Armored Fist – Armored Combat Teams in Stripes

US Amored Combat Teams were always a much maligned beast in the original Team Yankee book, the Mech Combat Team being the ‘go-to’ competitive choice if US were selected at all, so they are very much in need of a boost with Stripes.

Stripes retains the M1 based Combat Team and introduces the M60 Armoured Combat Team equipped with the A3 version of the mid-cold war workhorse.  Both share a similar structure of a HQ, two mandatory tank platoons, a third optional platoon, then Mortars, Scouts, ITV and Mechanised Infantry to add in-formation support.

Stay in Formation

The addition of the pair of scout sections is the first big change.  These first appeared during the “Red Thunder” on-line campaign and remain unchanged here as a paired up M113 and M901 ITV with Scout and Spearhead for 2pts.  Whilst not the most imposing of units in its own right, it gives the US Armor a badly needed cheap Spearhead unit that can be easily included to allow the mobility focused US Armour to get the most out of the missions that let Spearhead have an impact (Counter Attack, Dust-Up and Bridgehead).  The M1 in particular really thrives as a flanking tank with high speed and a stabilised gun that really needs a flank shot to maximise its power so adding a scout platoon can put it in that position.

Winning the Air War – anti-aircraft options

The other benefit that Stripes brings is an improved anti-air capability.  Previously the US Armor has had to rely on its own 7.62mm and .50 AA MG and a quartet of VADS.  Generally that will suffice against a single platoon of Hinds but massed air from the Afghansty can really hurt.

 

Stripes adds three options:

The Sergeant York – basically a poor man’s Gepard and occupying the same slot as the VADS.  It’s a pricier option but its higher firepower and anti-tank can give it a handy anti-BMP capability whilst its front armour of 4 give it a marginal save versus the BMP’s own autocannon.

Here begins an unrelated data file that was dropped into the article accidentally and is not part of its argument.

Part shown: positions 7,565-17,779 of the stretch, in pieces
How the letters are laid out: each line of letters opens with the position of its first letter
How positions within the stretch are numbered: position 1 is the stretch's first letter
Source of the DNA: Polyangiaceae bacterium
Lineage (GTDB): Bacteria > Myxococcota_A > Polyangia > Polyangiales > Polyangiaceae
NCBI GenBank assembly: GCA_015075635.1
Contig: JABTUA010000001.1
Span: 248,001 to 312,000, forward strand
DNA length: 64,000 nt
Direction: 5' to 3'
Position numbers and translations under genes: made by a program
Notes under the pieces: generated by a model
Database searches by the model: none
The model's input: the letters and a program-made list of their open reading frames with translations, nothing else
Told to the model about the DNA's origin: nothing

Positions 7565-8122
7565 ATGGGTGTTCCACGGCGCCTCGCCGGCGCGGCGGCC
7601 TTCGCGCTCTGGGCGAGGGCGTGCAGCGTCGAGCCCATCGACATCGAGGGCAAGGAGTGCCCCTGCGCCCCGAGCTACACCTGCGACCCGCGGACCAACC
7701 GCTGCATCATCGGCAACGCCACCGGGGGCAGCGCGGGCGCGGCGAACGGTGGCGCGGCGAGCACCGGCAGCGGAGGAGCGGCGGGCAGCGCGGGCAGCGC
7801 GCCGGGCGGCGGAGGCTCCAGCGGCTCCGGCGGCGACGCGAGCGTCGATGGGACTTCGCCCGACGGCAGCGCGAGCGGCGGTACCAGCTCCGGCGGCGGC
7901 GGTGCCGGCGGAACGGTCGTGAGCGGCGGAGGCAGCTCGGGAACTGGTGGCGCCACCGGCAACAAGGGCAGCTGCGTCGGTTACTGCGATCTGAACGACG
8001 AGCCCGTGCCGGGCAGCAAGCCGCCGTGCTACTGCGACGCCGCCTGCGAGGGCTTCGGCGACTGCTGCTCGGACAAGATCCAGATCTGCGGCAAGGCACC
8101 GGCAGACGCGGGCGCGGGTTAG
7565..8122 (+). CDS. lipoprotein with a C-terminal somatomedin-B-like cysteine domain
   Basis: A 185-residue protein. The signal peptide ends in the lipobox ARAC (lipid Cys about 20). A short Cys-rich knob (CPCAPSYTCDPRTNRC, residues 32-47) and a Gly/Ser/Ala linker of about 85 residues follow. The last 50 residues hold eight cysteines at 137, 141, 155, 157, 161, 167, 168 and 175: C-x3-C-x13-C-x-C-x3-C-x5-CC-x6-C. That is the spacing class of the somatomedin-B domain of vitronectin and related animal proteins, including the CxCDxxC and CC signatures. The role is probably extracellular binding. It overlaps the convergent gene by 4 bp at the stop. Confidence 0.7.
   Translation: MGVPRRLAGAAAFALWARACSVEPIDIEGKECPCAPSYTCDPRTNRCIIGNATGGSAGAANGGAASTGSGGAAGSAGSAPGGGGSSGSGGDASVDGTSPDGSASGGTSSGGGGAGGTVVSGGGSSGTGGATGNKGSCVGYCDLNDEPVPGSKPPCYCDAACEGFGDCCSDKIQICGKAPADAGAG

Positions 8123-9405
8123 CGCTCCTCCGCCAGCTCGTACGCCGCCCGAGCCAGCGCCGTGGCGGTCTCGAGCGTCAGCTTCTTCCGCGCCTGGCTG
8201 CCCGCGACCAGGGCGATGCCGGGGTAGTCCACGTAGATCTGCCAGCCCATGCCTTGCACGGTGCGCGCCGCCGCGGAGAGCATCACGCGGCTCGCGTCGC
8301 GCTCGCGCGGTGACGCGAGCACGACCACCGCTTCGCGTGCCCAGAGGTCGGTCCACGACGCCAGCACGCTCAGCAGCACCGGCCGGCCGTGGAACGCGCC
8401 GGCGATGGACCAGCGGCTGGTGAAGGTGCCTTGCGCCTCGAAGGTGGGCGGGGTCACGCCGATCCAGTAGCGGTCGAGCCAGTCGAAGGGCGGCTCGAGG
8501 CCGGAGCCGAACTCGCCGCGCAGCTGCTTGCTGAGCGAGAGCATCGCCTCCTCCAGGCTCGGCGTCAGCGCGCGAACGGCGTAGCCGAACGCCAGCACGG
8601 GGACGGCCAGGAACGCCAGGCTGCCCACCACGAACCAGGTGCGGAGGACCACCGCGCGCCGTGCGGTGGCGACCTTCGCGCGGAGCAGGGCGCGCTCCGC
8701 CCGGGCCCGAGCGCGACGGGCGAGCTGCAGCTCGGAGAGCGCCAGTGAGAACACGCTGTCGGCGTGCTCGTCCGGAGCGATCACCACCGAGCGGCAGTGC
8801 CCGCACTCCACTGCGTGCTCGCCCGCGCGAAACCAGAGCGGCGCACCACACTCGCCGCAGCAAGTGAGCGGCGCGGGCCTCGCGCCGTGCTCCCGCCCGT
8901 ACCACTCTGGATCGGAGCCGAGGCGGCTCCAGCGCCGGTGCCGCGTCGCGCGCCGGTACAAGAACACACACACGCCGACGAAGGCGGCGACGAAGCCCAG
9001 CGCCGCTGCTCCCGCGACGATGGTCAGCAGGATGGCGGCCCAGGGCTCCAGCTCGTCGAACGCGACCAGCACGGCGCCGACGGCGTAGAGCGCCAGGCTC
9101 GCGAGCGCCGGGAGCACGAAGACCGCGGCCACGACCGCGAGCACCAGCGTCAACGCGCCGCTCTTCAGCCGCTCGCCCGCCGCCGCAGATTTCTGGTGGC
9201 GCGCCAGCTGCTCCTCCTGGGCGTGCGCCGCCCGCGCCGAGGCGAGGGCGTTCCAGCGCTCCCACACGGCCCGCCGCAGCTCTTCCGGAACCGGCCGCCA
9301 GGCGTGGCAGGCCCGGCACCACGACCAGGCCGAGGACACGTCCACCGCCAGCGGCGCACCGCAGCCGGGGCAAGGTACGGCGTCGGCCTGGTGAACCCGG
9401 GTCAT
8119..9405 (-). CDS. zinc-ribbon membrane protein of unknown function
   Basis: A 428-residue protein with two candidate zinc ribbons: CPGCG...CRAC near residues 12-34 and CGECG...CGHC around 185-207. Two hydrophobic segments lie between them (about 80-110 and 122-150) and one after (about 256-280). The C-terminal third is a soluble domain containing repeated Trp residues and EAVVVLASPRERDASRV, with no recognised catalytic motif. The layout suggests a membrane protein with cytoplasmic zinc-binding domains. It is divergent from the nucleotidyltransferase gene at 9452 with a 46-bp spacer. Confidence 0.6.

The Chaparral – a true SAM capability for the US.  Its range easily covers a whole table whilst packing a high firepower punch.  It has a relatively low rate of fire so works better as part of a multi-system package.  Like the Sergeant York, it’s a premium system when it comes to points.

Humvee mounted Stinger MANPAD – A low end SAM.  It has the same rate of fire as Chaparral but a lower range.  A good compliment for one of the premier systems or pair it up with VADS for a cheap but cheerful coverage option.

One could easily dump 20pts on an all-encompassing anti-air package.  But unless the local meta favours Russian “leaf-blower” Afghansty lists I would recommend choosing one premium system (Chapperel/Sgt York) and pairing it with either VADS or Stinger.  In my area air is a rare sight, so I’m more likely to go low end and pair up VADS and Stinger for a half-cost insurance option.

Best of the 80’s – the M1 Abrams

Looking at the tanks themselves, the M1 always felt a little over-priced for its effectiveness.  It had very good armour, but massed Spandrel fire would inevitably find a chink and aircraft were a serious threat.  Its gun was okay versus the armour 16 T-72 but certainly losing its edge versus the armour 17 T-64 – though any M1 commander worth his salt would be using that gas guzzling turbine to turn the flank.

The introduction of the IPM1 upgrade for a mere 1pt per tank gives the M1 a solid shot in the arm.

Flank fire from 30mm autocannons is no longer a concern and only hubris prevents me from saying that it is invulnerable to Spandrel and 125mm fire from the front (in a pre-battle report test game, our local US player Tom lost a platoon to Spandrels as he couldn’t roll anything but a 1 – probably because I helpfully kept saying “just don’t roll a one!).  The gun and mobility is unchanged but the latter helps overcome the former.  You could take a whole platoon of them for a mere 4pts extra but another (somewhat gamey) option is to mimic the ‘Stillbrew Shuffle’ British tactic of upgrading only one tank in the platoon and use ‘mistaken target’ to offload a shot onto the up-armoured tank.